Everyone thinks that Sophie is an orphan. True, there were no other recorded female survivors from the shipwreck that left baby Sophie floating in the English Channel in a cello case, but Sophie remembers seeing her mother wave for help. Her guardian tells her it is almost impossible that her mother is still alive—but “almost impossible” means “still possible.” And you should never ignore a possible. So when the Welfare Agency writes to her guardian, threatening to send Sophie to an orphanage, she takes matters into her own hands and flees to Paris to look for her mother, starting with the only clue she has— the address of the cello maker.

Phillip Pullman, author of the His Dark Materials series, calls Rooftoppers “the work of a writer with an utterly distinctive voice and a wild imagination.”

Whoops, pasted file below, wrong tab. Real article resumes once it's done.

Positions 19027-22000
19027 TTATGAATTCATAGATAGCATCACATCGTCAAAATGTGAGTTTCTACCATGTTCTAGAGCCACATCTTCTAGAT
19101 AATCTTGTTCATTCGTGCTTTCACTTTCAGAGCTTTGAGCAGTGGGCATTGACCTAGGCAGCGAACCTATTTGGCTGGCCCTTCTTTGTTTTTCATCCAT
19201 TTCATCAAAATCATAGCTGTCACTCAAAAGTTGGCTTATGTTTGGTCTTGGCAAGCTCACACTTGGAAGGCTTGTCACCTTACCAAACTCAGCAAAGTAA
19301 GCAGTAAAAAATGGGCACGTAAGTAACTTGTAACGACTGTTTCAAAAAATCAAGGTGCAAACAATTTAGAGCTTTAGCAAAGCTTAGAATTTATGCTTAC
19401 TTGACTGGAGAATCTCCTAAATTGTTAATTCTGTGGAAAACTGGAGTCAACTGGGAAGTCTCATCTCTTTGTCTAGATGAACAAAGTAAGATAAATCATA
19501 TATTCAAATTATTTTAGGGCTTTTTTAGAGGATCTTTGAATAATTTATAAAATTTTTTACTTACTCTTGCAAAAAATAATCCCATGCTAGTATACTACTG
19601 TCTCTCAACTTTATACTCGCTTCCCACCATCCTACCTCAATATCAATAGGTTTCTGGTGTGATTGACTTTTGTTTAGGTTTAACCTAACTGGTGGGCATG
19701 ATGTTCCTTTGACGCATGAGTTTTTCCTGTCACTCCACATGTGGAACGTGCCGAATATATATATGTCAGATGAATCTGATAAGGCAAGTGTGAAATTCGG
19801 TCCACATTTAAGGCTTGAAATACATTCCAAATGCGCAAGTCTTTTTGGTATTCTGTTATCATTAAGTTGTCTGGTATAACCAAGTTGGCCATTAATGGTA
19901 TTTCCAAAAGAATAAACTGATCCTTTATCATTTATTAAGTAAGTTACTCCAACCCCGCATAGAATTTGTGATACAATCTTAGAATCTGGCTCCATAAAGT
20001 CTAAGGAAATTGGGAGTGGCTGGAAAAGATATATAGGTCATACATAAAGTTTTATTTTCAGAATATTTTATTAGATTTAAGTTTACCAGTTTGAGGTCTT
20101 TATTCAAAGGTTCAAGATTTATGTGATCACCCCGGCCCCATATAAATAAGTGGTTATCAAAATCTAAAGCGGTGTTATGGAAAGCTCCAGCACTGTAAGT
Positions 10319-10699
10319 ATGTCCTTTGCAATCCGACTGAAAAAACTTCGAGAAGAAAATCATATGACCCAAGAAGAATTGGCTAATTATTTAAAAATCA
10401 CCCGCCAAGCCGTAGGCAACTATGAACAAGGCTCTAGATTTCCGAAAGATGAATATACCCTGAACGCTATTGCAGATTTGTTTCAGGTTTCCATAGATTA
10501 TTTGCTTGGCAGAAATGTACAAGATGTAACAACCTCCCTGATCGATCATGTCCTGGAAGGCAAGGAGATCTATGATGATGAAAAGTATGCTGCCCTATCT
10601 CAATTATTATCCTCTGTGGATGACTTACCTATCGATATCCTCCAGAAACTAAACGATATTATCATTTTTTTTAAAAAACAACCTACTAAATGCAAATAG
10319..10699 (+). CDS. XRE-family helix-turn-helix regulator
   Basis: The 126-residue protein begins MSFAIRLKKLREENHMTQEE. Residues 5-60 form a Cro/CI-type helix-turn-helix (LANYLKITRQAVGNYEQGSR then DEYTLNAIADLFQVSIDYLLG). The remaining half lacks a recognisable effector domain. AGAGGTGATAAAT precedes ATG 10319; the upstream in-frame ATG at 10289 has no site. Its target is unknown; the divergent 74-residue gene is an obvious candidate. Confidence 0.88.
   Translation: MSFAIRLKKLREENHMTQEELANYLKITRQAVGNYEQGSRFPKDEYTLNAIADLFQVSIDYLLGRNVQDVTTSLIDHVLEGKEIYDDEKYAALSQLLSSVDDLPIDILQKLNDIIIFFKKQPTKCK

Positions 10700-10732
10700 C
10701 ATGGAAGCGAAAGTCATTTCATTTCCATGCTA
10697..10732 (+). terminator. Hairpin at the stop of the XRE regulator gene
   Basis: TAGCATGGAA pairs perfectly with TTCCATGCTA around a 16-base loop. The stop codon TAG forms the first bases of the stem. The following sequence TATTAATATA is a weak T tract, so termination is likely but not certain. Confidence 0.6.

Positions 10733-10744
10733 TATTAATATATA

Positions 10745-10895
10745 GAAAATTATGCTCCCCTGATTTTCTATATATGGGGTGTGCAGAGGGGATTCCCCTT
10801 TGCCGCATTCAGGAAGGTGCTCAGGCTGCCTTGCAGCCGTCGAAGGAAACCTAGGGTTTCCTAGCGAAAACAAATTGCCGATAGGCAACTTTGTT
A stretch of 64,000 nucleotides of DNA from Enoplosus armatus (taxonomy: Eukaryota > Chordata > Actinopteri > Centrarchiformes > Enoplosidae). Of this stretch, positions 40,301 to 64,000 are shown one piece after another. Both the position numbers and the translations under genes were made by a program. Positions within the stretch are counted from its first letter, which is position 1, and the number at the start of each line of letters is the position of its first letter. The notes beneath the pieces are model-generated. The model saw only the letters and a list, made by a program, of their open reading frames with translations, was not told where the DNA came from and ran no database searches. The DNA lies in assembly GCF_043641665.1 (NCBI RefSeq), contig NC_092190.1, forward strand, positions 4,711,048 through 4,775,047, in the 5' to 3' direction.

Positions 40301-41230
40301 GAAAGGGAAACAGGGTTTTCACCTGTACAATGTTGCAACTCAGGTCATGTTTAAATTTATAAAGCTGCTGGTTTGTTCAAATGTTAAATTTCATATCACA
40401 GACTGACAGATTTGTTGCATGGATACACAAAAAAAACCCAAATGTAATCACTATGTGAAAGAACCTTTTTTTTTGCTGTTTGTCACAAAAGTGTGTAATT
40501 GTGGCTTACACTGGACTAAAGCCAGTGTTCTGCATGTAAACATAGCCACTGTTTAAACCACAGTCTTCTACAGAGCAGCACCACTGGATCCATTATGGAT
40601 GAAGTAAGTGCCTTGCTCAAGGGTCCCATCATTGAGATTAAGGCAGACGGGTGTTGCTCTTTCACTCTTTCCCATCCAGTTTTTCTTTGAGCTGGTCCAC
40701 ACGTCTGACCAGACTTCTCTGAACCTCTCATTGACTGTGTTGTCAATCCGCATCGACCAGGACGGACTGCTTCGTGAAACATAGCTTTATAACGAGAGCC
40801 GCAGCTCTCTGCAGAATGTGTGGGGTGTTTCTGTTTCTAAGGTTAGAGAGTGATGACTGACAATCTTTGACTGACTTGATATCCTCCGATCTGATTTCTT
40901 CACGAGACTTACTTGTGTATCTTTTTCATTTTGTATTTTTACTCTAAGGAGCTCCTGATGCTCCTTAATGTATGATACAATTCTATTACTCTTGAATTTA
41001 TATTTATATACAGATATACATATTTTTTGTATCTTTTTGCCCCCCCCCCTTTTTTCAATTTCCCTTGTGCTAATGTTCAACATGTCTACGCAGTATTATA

InvasionInvasion
by Walter Dean Myers
Scholastic Press
September 24, 2013

Josiah Wedgewood and Marcus Perry are on their way to an uncertain future. Their whole lives are ahead of them, yet at the same time, death’s whisper is everywhere.

One white, one black, these young men have nothing in common and everything in common as they approach an experience that will change them forever.

It’s May 1944. World War II is ramping up, and so are these young recruits, ready and eager. In small towns and big cities all over the globe, people are filled with fear. When Josiah and Marcus come together in what will be the greatest test of their lives, they learn hard lessons about race, friendship, and what it really means to fight. Set on the front lines of the Normandy invasion, this novel, rendered with heart-in-the-throat precision, is a cinematic masterpiece. Here we see the bold terror of war, and also the nuanced havoc that affects a young person’s psyche while living in a barrack, not knowing if today he will end up dead or alive.